Elephants are insomniacs, sleeping just 2 hours a night

Bigger mammals generally need less sleep, and new research shows that African elephants ― the biggest land mammals of all ― need the least sleep at just two hours a day. This suggestion becomes imperative when researchers found out that elephants sleep only two hours per day - making them the shortest sleeping mammal. "In addition, it appears that elephants only go into REM, or dreaming, sleep every three to four days, which makes elephant sleep unique".

Most of what scientists previously knew about sleeping elephants came from captive animals, says neuroethologist Paul Manger of the University of the Witwatersrand, Johannesburg. Some days neither elephant slept, and neither ever slept in the same place.

The researchers are planning follow-up studies on more elephants, including males. Most of their sleep occurred between 1.00 and 6.00 am, and the elephants snoozed in different places every night.

If you catch any elephants napping on your next African safari, be careful not to wake them up. However, many studies on elephant sleep have been done in a captive setting or were unable to accurately distinguish rest from sleep.

"This makes an all-encompassing relationship between REM sleep and memory consolidation rather hard to support", Manger says.

There's an old saying that elephants never forget. (2017) Inactivity/sleep in two wild free-roaming African elephant matriarchs - Does large body size make elephants the shortest mammalian sleepers? The domestic horse, at almost 3 hours, is its closest rival. In mammals, REM sleep occurs only when muscles are relaxed and, Manger notes, "When muscle tone is lost, it is very hard to stand while asleep".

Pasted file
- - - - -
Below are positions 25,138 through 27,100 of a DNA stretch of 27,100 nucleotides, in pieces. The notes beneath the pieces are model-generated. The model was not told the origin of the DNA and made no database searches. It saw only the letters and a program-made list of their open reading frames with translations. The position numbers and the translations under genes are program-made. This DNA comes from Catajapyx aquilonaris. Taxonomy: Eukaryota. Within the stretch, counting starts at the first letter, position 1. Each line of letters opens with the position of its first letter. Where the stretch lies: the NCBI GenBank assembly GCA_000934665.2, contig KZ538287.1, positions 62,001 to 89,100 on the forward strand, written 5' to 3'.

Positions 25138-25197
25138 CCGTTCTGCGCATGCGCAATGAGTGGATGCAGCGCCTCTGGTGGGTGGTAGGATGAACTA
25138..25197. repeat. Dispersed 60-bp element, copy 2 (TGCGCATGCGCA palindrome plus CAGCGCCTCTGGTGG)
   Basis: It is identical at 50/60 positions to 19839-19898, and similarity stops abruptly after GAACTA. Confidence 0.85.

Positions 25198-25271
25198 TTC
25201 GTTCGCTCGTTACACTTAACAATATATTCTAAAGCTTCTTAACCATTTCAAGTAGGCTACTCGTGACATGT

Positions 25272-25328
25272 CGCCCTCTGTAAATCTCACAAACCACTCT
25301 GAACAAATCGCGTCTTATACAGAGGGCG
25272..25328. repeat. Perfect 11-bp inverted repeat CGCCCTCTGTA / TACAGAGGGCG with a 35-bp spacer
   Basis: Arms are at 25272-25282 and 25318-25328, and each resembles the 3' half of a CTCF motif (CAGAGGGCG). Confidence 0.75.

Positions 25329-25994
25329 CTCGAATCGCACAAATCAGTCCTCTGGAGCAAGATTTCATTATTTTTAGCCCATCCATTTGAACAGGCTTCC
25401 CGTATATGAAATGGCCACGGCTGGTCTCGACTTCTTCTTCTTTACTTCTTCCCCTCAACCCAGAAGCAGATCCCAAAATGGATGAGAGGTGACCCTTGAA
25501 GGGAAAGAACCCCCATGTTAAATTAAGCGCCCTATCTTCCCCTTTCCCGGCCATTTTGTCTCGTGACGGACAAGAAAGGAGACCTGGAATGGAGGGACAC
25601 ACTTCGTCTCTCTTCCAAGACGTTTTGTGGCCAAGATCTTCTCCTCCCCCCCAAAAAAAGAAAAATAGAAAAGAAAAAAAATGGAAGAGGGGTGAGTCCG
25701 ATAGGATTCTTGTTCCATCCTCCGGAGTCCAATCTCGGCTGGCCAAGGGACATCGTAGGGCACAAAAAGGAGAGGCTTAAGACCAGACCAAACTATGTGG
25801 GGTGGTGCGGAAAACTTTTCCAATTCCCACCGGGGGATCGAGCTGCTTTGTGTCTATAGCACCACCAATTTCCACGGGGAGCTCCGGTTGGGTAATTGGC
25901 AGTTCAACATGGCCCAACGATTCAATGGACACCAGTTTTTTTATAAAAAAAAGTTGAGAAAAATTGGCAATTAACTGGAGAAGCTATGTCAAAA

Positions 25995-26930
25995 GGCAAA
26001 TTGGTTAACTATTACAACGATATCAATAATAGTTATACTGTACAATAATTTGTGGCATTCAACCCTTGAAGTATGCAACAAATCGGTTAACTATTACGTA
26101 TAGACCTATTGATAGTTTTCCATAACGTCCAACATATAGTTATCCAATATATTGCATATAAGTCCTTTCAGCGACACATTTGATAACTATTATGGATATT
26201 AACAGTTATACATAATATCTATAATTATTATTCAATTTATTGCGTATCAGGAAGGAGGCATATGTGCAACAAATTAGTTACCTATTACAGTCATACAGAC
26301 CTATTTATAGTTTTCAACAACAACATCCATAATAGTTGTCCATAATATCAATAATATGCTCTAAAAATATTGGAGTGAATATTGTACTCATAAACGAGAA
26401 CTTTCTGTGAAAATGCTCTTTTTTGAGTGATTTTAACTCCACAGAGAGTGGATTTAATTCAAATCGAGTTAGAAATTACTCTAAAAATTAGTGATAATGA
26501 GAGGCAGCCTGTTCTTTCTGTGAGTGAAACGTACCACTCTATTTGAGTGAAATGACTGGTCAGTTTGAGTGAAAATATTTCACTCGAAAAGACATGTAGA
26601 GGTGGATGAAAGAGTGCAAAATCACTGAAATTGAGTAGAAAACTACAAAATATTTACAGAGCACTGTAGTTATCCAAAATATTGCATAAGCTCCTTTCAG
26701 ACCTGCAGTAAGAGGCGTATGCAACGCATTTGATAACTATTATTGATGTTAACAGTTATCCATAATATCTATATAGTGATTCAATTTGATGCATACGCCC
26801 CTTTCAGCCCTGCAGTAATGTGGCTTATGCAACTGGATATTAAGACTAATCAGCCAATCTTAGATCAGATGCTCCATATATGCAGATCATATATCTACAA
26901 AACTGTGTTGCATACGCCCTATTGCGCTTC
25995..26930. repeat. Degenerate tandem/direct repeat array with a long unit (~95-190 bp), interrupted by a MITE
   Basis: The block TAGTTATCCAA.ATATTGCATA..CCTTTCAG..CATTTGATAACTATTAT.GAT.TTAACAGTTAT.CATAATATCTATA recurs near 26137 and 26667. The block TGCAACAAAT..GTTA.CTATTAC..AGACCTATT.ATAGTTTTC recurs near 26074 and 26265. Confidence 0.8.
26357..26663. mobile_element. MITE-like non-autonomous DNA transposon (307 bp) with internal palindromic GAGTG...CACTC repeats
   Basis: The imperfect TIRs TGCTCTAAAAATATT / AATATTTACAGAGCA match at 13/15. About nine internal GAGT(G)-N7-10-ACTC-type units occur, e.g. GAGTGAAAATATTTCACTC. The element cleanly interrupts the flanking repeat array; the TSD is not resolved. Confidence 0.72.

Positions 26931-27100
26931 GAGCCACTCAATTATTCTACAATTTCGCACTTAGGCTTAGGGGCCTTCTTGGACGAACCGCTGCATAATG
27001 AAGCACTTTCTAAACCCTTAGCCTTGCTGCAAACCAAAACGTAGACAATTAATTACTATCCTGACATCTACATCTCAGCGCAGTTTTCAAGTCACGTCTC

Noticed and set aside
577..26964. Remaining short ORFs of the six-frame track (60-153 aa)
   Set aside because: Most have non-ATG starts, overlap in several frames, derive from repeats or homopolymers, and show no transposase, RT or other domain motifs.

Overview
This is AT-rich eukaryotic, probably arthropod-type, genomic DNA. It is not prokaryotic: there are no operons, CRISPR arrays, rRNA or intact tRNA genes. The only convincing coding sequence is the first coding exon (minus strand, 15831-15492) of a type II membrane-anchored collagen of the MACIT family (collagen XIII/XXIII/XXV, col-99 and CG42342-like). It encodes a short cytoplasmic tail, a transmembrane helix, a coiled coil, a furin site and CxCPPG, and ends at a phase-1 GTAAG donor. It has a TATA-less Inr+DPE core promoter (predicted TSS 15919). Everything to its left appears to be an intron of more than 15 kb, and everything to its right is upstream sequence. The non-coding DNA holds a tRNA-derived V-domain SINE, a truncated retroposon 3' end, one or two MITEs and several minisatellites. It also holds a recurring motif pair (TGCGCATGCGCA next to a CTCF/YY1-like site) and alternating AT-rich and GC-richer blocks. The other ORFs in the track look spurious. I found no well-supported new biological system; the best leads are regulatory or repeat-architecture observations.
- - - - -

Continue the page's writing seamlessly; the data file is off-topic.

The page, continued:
A team of researchers in South Africa outfitted two free-roaming female elephants with what are essentially very large Fitbits - an "actiwatch" implanted in the trunk to track sleep and a gyroscope-equipped collar to track what position the elephants were in - and monitored them for 35 days. Trunks, like human hands, are important for exploring and manipulating the world, so they're rarely still for long. The trunk is the most mobile appendage, Manger said, and if it's still for more than five minutes it's reasonable to assume the animal is asleep. Elephant experts have pointed out that large bull elephants often lean against trees to sleep rather than lie down‚ as it would be hard for them to get back up. "There are a lot of things to do‚" said Manger. Animals in captivity don't face the same dangers.

Elephants (both African and Asian) sleep nightly much like you probably do after a night drinking: Sitting or standing with their trunk resting on the ground and for only three to six hours or so, according to the paper.

On several days during the study period, the elephants went without sleep for up to 46 hours and traveled long distances of around 30 kilometers during these periods, possibly to avoid attacks from lions or poachers.

Still, it's unclear how these findings for two females will translate to entire elephant populations.

  • Joanne Flowers